Do what you can with what you have...
The recent deaths of many iconic people; Motorhead's Lemmy, David Bowie, Glenn Frey and Alan Rickman has brought focus, for me, not on their deaths but how they lived their lives. This quote from Glenn Frey's obituary could (I think) be applied to any of them they all had "a work ethic that wouldn’t quit. He was funny, bullheaded, mercurial, generous, deeply talented and driven."
All of them were true stars in a world of celebrity. Bowie, as ever ahead of the game, seemed to recognise this in the way he retreated from public life as celebrity culture rose to prominence. He learnt to toy with the digital age by recording 'The Next Day' in complete secret at a time when Tarantino's script was released into the social media 'digiverse'. He then goes onto completely stage manage his own death as art and neatly side-steps the mawkishness of a funeral turned into a digital-media feeding frenzy by having a quick, unattended cremation without friends and family in attendance. His last image then become his climbing, miming reverse into the cupboard at the end of Lazarus. A perfectly scripted, from this pagan's perspective, passing with a respectful control over his death in comparison to Outside's dystopian view of 'death as art'#. His is a positive message about managing to die with dignity.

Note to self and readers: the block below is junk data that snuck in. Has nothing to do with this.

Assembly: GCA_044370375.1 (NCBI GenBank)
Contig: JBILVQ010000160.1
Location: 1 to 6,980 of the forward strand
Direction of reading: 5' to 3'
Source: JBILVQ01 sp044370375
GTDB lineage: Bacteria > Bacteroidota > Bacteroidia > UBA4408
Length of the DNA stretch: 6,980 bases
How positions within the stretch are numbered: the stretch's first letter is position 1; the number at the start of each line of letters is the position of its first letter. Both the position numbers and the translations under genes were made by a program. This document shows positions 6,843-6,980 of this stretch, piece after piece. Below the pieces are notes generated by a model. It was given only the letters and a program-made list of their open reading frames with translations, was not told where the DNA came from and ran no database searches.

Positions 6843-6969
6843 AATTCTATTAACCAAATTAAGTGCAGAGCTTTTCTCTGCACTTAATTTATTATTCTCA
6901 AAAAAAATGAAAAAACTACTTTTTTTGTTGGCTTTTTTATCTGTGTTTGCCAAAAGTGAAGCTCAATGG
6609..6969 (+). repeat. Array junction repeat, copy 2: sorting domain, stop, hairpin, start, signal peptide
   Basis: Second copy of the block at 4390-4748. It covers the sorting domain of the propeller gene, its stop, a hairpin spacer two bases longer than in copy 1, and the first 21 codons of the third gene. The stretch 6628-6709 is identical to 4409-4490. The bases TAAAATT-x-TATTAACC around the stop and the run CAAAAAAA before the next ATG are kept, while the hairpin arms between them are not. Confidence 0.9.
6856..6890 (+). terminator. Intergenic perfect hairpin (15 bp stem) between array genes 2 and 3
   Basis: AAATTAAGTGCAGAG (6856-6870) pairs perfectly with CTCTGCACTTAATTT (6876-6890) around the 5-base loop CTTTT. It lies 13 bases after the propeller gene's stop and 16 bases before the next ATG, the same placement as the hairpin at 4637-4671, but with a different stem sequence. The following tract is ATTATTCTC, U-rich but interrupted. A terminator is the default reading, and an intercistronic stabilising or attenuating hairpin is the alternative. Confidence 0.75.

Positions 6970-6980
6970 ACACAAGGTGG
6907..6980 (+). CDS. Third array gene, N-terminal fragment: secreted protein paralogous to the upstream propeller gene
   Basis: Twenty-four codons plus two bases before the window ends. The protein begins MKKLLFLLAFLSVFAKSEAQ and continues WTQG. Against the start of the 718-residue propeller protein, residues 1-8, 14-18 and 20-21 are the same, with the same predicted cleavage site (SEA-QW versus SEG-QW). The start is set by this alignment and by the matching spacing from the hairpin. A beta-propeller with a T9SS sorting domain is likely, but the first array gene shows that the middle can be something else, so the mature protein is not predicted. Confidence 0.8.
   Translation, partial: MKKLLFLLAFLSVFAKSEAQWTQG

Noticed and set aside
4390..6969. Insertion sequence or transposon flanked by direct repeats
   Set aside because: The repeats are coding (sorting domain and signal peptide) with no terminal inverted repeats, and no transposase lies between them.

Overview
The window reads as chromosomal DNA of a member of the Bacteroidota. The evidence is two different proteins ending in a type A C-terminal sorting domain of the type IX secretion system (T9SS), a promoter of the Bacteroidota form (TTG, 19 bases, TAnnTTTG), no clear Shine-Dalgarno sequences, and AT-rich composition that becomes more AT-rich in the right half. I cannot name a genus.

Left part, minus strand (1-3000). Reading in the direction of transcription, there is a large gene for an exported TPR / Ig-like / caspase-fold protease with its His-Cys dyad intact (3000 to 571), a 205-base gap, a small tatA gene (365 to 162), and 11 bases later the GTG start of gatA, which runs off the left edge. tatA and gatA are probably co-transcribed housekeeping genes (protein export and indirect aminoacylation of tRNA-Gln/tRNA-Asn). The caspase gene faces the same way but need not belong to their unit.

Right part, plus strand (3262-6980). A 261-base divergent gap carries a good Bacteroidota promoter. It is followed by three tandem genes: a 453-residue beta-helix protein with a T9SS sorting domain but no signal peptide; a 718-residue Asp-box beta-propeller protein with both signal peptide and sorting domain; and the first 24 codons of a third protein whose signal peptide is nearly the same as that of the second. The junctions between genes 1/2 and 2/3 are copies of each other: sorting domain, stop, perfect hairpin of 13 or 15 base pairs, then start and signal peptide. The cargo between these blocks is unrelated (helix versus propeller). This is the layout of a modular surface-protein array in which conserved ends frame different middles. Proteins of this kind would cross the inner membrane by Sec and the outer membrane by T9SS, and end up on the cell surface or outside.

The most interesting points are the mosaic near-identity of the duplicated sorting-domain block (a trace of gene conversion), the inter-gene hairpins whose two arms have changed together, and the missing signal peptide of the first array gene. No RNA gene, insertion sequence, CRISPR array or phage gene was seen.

Similarly Lemmy never compromised, unless you count moving to vodka & orange from JD & Coke, and was the ultimate rock & roll star to the end. Although his funeral had the full digital coverage it avoided the fake sentimentality by sticking to it's core rock'n'roll, coke'n'hookers, live fast and fuck the consequences ethos.
# For 'Hello Spaceboy' Bowie played just after Oasis, Oasis had recently been slagging Bowie off as past it and not rock'n'roll; with that performance he slayed them, particularly as their performance was lacklustre